• an injury (such as a wound) to living tissue caused by an extrinsic agent
• a disordered psychic or behavioral state resulting from severe mental or emotional stress or physical injury
• an emotional upset
We don’t usually use the word trauma when discussing feeding disorders, but we should.
Children who have experienced significant emotional stress during feeding because of GI discomfort, poor oral control, cardio-respiratory issues, or forced feeding are at risk for disordered behavioral responses around feeding for many months (or years) to come. Infants born prematurely exhibit feeding problems due to neurological and respiratory immaturity and the myriad of issues that can arise while in the NICU. These challenges follow them out of the NICU and into the home, and while being able to go home is a milestone in and of itself, there are many more milestones to overcome when it comes to feeding. “During development, the cognitive, motor, emotional and ‘state’-regulating areas of the brain organize in response to experiences. And in each of the diverse brain systems which mediate specific functions, some element of previous experience is stored.” (Perry, 1999) The infant’s early experiences (good or bad) and their responses during feeding down the road are inevitably linked.
Take Nash*, an 18 month old (corrected age) who struggles to get through a meal without gagging and vomiting. Born at 30 weeks gestation, he relied on a naso-gastric (NG) tube for nutrition for 6 months, which involved the trauma of reinsertion when the tube had to be changed as well as the chronic discomfort inherent in the placement of a tube down his nose/throat. Although he began taking all of his nutrition by mouth a few months after coming home from the NICU, every bottle continued to be a battle. His past negative experiences continue to impact his feeding, and only time and continued positive associations with mealtime and eating will help him heal.
“A sensitized stress response apparatus then is likely a common etiology of trauma related symptoms in children (see Perry et al., 1995). This is certainly the case for traumatized children where it has been demonstrated that exposure to chronic and repeated stressors literally alters a variety of brain stem related functions, including emotional and behavioral functioning (Perry. 1994; Perry, Southwick, & Giller. 1990).” -Perry, 1999
Parents experience trauma too…
In my work with infants and children with feeding disorders, the parents are the crucial actors influencing the child’s progress. The partnership that we build together allows for respectful and collaborative problem solving. It is within this partnership with parents that I discover unaddressed emotions about their child’s feeding issues that are often rooted in the early days of feeding. Whether it be from a NICU stay, necessary medical procedures, or prolonged difficulty feeding the child, it is clear that our recognition of the distress and trauma that parents endure and how that informs their feeding practices is incomplete.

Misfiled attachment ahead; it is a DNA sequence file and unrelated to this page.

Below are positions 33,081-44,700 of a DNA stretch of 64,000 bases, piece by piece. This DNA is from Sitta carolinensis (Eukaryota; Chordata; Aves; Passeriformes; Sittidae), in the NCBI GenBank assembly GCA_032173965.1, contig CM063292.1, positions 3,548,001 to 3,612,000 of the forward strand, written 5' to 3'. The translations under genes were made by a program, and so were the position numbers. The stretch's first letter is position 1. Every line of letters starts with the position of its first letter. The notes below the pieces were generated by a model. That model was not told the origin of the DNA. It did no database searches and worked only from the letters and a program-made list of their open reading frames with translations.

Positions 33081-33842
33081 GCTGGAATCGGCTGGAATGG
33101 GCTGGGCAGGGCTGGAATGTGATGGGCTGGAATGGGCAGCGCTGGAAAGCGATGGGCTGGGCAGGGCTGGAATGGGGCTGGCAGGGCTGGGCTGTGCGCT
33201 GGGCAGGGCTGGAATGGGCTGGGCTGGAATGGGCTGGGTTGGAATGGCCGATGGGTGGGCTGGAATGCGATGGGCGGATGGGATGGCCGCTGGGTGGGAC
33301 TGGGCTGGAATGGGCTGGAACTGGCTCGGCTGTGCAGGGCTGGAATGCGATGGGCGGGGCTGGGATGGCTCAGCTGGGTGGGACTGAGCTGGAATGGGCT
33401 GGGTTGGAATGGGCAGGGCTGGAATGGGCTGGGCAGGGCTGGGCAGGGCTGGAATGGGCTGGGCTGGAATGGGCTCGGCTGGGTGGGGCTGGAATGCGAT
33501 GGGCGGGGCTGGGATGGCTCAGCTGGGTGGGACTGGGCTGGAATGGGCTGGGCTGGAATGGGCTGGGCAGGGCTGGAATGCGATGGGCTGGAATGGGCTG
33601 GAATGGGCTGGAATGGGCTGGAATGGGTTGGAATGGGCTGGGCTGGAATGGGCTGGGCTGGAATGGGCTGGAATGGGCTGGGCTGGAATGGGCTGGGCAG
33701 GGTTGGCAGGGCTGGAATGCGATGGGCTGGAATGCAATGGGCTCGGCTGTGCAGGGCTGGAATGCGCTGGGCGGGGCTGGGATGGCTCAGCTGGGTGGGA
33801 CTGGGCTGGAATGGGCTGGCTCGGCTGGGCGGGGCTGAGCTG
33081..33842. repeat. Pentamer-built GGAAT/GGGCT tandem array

All parents worry. That is part of the job description.
But for parents who have experienced significant and prolonged trauma around their child’s challenges, it can be debilitating in the context of the feeding relationship. Emotions, memories, and brain changes in response to the period of high stress can affect a parent’s interpretation of and response to a child’s behavior around food for years to come.
Parents often continue to see their child through the lens of the previous traumatic time, and understandably have a hard time moving away from that perspective.
For example, Shay* is three and is growing and thriving, but her parents still view her as incredibly fragile. Although she was born full-term, she experienced significant medical complications after birth and remained in the hospital for the better part of 6 months. They worry that she isn’t growing as quickly as she should, that she isn’t gaining weight fast enough, and that they need to push her to eat more. Her medical team often comments on her weight gain and the focus on weight versus overall development places food into battleground territory, as they feel guilty if they can’t ‘get’ Shay to eat more. The fear and stress from her earliest months continues to color their interactions with her around food, and they use pressuring feeding tactics that backfire in the end.
In order for parents to help their children heal their relationship with food, they must also heal. Finding that path is something that I hope for for all of the families I work with. But first, the trauma that they have experienced must be validated and recognized.
What can you do if this describes you?
- Find a family counselor/therapist who specializes in anxiety and/or PTSD, for you and your child
- If your child is still struggling with eating and you need help, find a feeding therapist who understands the impact of anxiety and trauma and uses responsive feeding techniques
- Take time to examine your own relationship with food and your expectations for your child
- If your child’s medical situation continues to be uncertain, consider how their current health status and experiences are affecting their feeding
- Make self-care a priority, so you can be your child’s best feeding partner.
We hear you. We see you. Your child is a survivor and a fighter, and so are you. Beyond survival and fighting are mealtimes without anxiety and fear steering the course.
*names and information changed for privacy